The same goal of identifying and eliminating clutter (elements that aren't adding informative value) still hold. In fact, reducing clutter becomes even more important on a dark background, because you're already dealing with the high ink to data ratio that we previously touched upon. So less already looks like more than it would on a white background. But it can be done.

Here's what my "more in line with the client's brand" version of the visual looked like:


What do you think - are black or colored background out when it comes to communicating with data, or can it work? What other considerations should we make when working with non-white backgrounds? What other scenarios might lead us to want to choose a dark background? Leave a comment with your thoughts.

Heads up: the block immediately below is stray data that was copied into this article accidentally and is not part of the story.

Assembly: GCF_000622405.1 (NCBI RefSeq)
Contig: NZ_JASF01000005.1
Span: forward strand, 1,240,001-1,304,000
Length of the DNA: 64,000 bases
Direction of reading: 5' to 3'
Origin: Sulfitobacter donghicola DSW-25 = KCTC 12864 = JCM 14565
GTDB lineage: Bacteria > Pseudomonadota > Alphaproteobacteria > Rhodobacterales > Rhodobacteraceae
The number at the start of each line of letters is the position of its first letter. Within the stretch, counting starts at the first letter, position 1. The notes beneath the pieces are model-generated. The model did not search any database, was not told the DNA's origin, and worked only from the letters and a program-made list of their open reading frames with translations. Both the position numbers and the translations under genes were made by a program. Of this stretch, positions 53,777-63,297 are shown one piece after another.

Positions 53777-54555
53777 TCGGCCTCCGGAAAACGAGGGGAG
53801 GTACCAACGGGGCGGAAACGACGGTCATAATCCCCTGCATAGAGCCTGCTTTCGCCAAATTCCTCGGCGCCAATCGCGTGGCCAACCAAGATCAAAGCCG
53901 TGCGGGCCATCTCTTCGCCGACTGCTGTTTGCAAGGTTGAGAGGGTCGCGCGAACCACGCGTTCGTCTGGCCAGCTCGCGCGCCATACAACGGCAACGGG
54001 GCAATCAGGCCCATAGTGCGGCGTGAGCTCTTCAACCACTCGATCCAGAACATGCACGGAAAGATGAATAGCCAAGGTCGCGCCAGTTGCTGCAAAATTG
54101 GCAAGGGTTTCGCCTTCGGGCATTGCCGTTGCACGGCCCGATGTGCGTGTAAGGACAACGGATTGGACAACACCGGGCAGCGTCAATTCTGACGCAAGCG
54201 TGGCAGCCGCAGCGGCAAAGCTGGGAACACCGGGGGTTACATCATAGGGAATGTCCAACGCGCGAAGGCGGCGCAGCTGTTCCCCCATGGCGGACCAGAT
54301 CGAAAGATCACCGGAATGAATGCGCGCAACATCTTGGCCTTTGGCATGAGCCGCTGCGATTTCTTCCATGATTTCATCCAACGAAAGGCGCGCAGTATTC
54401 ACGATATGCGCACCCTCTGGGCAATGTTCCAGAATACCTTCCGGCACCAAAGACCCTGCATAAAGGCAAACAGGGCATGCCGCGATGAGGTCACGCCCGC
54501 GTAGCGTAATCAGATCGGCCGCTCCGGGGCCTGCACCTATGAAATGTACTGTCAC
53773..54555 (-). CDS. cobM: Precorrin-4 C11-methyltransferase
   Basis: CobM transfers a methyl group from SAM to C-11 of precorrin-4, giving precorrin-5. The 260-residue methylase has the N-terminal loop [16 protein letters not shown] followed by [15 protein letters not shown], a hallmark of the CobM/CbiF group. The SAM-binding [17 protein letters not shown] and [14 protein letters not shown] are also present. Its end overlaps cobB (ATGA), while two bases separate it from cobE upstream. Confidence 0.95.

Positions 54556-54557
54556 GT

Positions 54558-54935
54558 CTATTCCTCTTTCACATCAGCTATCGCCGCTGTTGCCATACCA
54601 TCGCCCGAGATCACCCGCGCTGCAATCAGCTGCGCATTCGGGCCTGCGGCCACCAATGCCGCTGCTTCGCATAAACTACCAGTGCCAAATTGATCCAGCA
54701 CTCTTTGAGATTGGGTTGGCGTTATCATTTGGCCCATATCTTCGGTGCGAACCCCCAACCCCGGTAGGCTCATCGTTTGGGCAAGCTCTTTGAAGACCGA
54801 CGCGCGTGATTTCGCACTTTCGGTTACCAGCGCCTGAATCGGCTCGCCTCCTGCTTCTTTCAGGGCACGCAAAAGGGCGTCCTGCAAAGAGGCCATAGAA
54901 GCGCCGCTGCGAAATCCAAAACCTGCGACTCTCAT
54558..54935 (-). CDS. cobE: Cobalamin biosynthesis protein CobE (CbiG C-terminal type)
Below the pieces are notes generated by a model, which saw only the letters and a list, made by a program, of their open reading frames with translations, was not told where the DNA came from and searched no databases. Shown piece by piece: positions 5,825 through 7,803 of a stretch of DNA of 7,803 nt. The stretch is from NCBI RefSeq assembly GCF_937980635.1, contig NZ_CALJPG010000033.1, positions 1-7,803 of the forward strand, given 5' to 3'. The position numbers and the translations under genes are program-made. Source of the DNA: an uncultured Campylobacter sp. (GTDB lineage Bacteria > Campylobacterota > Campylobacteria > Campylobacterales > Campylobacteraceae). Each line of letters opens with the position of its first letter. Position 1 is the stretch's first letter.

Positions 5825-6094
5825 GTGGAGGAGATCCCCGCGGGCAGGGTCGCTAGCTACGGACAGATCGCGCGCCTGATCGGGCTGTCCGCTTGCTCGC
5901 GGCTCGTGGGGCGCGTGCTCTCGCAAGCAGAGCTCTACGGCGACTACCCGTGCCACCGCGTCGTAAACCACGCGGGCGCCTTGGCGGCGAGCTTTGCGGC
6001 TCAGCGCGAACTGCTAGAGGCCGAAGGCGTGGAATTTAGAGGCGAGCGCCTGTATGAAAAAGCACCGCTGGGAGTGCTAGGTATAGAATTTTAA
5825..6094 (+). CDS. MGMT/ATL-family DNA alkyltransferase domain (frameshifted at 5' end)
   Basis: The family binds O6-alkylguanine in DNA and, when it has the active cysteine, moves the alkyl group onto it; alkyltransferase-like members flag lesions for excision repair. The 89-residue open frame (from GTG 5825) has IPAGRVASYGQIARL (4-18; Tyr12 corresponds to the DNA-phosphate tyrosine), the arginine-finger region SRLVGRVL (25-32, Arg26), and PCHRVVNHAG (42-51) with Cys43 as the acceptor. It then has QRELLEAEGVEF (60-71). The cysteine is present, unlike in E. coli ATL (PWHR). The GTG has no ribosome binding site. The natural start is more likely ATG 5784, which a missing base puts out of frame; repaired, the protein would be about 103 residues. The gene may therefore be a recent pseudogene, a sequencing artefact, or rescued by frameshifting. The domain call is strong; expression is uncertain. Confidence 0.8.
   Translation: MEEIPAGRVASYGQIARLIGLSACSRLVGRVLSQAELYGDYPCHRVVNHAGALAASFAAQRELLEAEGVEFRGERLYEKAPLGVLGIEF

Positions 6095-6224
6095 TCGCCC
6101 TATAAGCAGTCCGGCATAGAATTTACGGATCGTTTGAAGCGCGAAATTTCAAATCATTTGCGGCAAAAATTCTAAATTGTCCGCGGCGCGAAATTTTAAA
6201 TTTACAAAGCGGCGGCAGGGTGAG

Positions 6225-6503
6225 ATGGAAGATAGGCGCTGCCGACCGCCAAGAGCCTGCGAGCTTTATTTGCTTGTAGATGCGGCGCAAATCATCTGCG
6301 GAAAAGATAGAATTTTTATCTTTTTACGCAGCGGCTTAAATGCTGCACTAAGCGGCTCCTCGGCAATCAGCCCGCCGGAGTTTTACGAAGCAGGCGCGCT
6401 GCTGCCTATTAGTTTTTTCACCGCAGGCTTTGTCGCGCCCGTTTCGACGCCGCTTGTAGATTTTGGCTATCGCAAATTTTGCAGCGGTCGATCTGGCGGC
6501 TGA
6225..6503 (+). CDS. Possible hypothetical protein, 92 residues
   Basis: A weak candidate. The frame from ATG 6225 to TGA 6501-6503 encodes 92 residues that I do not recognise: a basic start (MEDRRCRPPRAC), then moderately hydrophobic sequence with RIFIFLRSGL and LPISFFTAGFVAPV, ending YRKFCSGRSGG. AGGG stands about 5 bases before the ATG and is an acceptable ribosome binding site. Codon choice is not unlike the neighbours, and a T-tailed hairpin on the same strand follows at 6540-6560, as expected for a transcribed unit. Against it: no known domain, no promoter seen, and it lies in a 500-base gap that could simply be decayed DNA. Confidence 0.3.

7 comments:

  1. Interesting piece. Agree with what you are saying, but find that that black/dark can work very well to put space/scientific subject matter into context. Obviously colour combinations are very important. In print considerations in printing white out/coloured text also apply

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  2. I had an interesting reaction when reading your article. My initial thought was “of course black backgrounds aren’t good for charts”, thinking back not only to my own reading of Tufte and Few, but to the numerous examples I’d seen at work where a black background was used for charts that were rendered difficult to interpret as a result.